A search for Nicole on Facebook whisked me down a rabbit hole, where I finally determined that she has no less than three separate Facebook profiles (which, oddly, are interlinked as “friends” with each other). Two profiles are under the name Nicole Layman, but the third bears the name Heather Christine Cornell, although I couldn’t find a reason why that might be. On one of the Nicole Layman pages, a friend commented on a photo, calling Nicole by the name of Heather, so it’s possible she informally goes by that name.
Her boyfriend, Andrew, who is either 22 or 23 years old and believed to be Sophia’s father, also has at least two profiles. One of these lists his relationship status as “In a Relationship” since June 30, 2016. On one of Nicole’s profiles, she listed “Got Married” as a life event on June 30, 2016.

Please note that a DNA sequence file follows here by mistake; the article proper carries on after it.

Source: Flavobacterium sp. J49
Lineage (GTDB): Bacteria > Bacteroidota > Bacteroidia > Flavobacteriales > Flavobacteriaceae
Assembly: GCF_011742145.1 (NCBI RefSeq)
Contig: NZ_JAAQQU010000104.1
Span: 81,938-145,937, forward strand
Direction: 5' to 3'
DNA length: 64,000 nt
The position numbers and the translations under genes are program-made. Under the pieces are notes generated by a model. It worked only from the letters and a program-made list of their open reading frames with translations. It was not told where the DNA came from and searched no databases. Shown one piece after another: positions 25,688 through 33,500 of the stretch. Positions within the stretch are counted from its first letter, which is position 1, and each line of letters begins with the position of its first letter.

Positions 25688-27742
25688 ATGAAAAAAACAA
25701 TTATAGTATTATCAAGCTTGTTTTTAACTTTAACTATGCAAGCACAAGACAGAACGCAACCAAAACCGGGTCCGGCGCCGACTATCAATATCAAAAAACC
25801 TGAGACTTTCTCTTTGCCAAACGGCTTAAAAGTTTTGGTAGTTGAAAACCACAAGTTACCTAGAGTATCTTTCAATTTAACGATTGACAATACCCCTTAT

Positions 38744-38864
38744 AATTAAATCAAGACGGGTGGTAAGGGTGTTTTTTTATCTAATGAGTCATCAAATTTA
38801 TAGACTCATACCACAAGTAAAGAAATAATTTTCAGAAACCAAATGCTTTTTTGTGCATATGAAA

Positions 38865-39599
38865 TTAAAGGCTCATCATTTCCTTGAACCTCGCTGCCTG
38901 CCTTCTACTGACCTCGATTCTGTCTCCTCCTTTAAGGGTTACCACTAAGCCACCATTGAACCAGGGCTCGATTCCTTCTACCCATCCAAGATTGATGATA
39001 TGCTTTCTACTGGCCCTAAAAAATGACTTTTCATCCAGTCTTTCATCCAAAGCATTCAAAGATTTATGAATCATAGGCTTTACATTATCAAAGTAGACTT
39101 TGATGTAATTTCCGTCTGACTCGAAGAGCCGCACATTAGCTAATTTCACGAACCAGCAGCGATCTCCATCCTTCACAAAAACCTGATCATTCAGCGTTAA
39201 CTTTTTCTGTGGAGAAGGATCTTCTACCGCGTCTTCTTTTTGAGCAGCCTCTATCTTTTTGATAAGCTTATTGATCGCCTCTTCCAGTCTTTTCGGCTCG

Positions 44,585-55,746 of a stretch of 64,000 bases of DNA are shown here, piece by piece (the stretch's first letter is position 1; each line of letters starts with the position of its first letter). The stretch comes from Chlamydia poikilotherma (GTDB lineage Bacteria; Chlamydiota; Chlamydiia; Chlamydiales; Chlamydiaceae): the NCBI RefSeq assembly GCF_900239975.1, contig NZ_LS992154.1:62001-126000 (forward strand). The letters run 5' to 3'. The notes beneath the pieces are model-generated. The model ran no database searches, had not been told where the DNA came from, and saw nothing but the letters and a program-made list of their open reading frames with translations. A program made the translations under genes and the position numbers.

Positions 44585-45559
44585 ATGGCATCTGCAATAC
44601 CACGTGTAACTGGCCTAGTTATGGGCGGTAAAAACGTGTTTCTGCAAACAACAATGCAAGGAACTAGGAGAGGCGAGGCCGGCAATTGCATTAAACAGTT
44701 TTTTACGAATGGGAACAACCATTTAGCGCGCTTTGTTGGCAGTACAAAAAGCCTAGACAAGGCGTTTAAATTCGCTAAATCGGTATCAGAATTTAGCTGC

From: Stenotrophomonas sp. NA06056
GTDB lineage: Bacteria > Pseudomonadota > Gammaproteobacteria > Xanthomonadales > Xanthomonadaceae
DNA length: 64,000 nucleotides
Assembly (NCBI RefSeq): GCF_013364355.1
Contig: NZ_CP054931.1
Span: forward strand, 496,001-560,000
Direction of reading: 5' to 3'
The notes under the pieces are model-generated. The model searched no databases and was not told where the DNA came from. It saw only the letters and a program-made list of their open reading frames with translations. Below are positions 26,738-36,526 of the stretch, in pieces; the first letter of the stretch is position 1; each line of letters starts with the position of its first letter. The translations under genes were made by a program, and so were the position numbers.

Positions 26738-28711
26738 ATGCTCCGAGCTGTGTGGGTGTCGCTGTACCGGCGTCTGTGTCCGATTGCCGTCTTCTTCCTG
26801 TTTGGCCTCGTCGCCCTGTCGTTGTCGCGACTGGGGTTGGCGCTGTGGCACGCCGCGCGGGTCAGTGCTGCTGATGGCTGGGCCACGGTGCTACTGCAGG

All of Nicole’s timelines are full of memes about fake friends, depression, and not caring about other people’s opinions. Many of these are posted on the same profiles more than once, as if she forgot she posted them before. She also posted the results of about a billion Facebook personality quizzes. Multiple times, she threatened to deactivate at least one of her profiles, but these threats were most likely attempts at attention-grabbing.
Look; I understand clinical depression and the toll it takes on the mind and body all too well, but no matter how severe your depression is, it is not an excuse for murder. Period.
A small memorial has sprouted at the spot where Sophia was found, including candles, lanterns, balloons, and stuffed animals.